Peri-operative risk factors of chronic kidney disease after liver transplantation

J Nephrol. 2021 Aug 23. doi: 10.1007/s40620-021-01127-6. Online ahead of print.

Abstract

Background: Chronic kidney disease (CKD) is a frequent long-term complication after liver transplantation (LT) and is associated with poor long-term survival. The aim of our study was to identify the risk factors of developing post-transplant CKD at 1 year, during the pre-operative, peri-operative, and post-LT phases.

Methods: All consecutive patients who underwent primary LT between July 2013 and February 2018 were analyzed. To assess the impact of peri- and post-operative factors on renal function at 1 year we performed a propensity score matching on gender, age of the recipient, Model for End-Stage Liver Disease (MELD) score, etiology of the hepatic disease, and estimated Glomerular Filtration Rate (eGFR) at baseline.

Results: Among the 245 patients who underwent LT, 215 had available data at one year (Y1), and 46% of them had CKD. Eighty-three patients in the CKD group and 83 in the normal renal function group were then matched. The median follow-up was 35 months (27-77). Patients with CKD at Y1 had a decreased 5-year survival compared to patients with normal renal function at one year: figures were 62% and 90%, respectively, p = 0.001. The independent predictors of CKD at Y1 were major complications (OR = 2.2, 95% CI [1.2-4.2]), p = 0.015, intensive care unit (ICU) stay > 5 days (OR = 2.2, 95% CI [1.3-5.1]), p = 0.046, ICU serum lactate level at 24 h ≥ 2.5 mmol/L (OR = 3.8 95% CI [1.1-8]), p = 0.034, need for post-LT renal replacement therapy (OR = 6.4 95% CI [1.4-25]), and MELD score ≥ 20 (OR = 2.1 95% CI [1.1-3.9]), p = 0.019.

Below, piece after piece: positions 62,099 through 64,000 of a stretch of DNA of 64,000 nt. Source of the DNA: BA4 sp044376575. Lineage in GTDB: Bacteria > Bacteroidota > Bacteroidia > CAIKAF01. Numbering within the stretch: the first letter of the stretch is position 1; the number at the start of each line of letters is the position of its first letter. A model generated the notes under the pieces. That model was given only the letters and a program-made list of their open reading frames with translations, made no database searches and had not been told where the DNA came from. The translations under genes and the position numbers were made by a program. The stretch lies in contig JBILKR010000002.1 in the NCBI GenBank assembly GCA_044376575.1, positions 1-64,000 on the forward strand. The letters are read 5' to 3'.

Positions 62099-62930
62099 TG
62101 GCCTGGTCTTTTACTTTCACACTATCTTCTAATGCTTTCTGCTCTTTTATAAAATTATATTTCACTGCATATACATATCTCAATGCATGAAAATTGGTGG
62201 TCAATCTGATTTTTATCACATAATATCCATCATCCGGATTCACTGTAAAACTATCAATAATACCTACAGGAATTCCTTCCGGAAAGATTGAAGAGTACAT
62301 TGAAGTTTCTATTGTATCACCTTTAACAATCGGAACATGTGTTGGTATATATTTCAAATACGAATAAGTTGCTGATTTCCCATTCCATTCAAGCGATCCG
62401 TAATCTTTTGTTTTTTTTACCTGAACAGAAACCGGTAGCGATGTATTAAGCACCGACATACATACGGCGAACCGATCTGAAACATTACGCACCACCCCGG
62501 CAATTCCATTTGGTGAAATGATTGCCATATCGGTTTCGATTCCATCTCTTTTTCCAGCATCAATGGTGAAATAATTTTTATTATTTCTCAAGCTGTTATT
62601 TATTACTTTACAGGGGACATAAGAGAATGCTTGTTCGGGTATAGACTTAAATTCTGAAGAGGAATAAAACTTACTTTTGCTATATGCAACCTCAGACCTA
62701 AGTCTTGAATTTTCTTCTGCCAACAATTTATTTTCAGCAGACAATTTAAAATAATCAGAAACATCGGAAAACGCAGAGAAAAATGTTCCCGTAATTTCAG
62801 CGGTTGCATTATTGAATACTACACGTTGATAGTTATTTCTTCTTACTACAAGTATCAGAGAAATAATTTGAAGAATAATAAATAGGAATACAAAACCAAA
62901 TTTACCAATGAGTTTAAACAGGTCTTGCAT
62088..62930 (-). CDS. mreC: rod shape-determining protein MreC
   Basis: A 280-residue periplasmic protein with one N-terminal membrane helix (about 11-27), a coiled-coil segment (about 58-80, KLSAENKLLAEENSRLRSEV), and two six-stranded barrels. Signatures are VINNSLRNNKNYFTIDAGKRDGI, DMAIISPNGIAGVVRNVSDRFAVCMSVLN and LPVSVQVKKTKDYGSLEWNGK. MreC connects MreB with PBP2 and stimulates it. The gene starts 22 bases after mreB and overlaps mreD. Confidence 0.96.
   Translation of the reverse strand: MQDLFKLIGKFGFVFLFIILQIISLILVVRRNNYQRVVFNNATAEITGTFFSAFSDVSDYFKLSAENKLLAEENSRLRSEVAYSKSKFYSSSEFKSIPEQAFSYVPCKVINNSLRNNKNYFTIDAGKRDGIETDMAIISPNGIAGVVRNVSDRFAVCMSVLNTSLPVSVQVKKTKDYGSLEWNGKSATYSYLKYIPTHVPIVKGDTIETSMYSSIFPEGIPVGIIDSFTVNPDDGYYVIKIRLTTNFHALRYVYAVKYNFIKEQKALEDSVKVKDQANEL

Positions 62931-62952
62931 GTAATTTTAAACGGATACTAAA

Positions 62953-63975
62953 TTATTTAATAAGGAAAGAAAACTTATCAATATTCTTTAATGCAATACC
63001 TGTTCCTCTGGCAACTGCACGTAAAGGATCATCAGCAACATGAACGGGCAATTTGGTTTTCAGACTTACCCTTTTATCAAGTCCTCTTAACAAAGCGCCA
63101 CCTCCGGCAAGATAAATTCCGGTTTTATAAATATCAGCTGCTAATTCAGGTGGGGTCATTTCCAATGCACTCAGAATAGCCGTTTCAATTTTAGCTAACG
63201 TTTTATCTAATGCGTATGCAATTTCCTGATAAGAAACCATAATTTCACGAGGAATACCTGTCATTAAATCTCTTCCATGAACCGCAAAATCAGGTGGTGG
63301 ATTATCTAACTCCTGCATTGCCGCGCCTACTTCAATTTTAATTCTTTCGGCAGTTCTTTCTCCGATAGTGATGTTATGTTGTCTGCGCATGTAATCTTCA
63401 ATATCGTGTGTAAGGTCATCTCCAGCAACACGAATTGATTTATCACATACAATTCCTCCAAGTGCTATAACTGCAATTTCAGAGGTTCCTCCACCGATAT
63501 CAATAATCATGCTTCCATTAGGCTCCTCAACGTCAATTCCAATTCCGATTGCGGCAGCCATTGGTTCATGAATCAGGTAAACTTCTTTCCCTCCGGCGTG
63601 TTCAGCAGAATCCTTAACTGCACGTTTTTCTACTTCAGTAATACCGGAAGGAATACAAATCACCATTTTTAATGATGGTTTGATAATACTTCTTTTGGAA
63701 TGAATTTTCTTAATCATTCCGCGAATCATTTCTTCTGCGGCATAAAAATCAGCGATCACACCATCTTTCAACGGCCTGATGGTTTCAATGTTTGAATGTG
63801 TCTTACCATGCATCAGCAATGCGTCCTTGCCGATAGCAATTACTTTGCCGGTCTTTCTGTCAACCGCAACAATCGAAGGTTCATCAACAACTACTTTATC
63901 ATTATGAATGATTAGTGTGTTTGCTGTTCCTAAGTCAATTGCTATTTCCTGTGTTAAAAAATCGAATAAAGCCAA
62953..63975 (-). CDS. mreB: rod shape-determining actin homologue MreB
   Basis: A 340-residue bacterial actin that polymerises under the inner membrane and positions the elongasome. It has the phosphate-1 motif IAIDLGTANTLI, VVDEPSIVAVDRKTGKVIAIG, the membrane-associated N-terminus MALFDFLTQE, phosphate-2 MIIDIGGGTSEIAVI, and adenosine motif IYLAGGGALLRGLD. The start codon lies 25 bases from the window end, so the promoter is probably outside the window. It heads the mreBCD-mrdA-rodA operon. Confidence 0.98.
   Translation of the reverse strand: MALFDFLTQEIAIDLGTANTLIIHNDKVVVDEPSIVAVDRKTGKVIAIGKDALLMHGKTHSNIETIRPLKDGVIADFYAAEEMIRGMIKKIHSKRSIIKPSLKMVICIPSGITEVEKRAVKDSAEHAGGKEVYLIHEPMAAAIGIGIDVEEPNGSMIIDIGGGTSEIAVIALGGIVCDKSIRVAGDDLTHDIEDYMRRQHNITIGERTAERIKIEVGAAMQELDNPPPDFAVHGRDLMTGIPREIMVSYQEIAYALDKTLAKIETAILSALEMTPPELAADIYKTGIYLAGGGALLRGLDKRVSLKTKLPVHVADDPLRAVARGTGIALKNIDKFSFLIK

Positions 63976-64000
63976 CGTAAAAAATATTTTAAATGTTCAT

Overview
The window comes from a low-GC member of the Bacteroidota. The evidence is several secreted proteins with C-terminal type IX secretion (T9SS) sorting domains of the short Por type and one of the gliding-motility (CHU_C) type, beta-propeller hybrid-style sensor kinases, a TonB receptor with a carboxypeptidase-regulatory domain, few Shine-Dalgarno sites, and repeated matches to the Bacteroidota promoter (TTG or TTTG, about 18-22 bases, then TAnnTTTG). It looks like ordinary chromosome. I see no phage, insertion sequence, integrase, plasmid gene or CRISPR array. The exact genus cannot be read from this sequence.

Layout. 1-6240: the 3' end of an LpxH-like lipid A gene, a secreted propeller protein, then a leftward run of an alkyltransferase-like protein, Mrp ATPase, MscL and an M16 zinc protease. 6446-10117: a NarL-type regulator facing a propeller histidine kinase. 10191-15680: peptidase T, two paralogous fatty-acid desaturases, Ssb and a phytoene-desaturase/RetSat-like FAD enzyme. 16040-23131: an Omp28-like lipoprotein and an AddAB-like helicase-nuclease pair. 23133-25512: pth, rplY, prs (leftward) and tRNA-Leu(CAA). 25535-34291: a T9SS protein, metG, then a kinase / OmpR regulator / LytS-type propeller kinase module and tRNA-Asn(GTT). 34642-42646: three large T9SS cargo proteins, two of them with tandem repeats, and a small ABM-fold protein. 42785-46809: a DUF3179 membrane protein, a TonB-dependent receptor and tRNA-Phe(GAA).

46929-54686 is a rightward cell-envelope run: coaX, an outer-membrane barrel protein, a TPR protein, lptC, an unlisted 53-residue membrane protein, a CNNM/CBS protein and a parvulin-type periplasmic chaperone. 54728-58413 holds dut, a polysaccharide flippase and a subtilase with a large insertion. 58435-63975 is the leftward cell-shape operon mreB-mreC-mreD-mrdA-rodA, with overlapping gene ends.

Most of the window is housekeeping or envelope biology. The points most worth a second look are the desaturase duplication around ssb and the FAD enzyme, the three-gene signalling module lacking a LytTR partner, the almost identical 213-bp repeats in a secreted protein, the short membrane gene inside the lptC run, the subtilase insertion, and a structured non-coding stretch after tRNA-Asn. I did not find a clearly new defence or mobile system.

Conclusions: The peri-operative period has a major impact on CKD incidence. Early recognition of patients at high risk of CKD may be critical for implementation of nephroprotective measures.

Keywords: Acute kidney injury; Chronic kidney disease; Kidney failure; Liver transplantation; Post-operative outcomes.